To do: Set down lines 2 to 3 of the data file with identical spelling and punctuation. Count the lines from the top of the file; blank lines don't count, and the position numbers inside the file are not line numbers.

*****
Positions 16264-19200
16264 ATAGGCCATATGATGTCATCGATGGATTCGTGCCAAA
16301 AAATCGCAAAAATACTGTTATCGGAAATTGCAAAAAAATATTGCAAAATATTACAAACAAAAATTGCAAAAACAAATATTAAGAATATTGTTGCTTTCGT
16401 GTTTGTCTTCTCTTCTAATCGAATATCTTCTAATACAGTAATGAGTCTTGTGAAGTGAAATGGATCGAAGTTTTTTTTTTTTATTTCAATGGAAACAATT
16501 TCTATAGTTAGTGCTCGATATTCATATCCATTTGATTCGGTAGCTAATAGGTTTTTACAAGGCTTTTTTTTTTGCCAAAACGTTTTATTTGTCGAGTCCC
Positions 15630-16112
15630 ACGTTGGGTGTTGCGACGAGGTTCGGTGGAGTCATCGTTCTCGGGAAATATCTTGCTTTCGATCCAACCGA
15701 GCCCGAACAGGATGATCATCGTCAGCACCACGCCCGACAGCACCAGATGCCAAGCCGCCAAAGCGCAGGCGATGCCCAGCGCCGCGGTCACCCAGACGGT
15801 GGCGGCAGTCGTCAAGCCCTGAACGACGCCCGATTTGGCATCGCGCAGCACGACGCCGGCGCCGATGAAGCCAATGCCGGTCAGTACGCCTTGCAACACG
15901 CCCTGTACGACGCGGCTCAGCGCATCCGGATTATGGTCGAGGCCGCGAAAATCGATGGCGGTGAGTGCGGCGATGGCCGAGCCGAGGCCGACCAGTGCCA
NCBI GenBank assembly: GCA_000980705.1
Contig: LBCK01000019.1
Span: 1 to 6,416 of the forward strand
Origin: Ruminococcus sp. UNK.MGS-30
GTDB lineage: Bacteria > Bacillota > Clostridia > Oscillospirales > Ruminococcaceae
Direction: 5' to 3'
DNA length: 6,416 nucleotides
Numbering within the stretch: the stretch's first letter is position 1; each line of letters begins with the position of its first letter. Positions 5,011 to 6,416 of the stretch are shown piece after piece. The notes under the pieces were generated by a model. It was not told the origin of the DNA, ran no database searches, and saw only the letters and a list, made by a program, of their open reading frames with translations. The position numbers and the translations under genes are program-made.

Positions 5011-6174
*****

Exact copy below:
16264 ATAGGCCATATGATGTCATCGATGGATTCGTGCCAAA
16301 AAATCGCAAAAATACTGTTATCGGAAATTGCAAAAAAATATTGCAAAATATTACAAACAAAAATTGCAAAAACAAATATTAAGAATATTGTTGCTTTCGT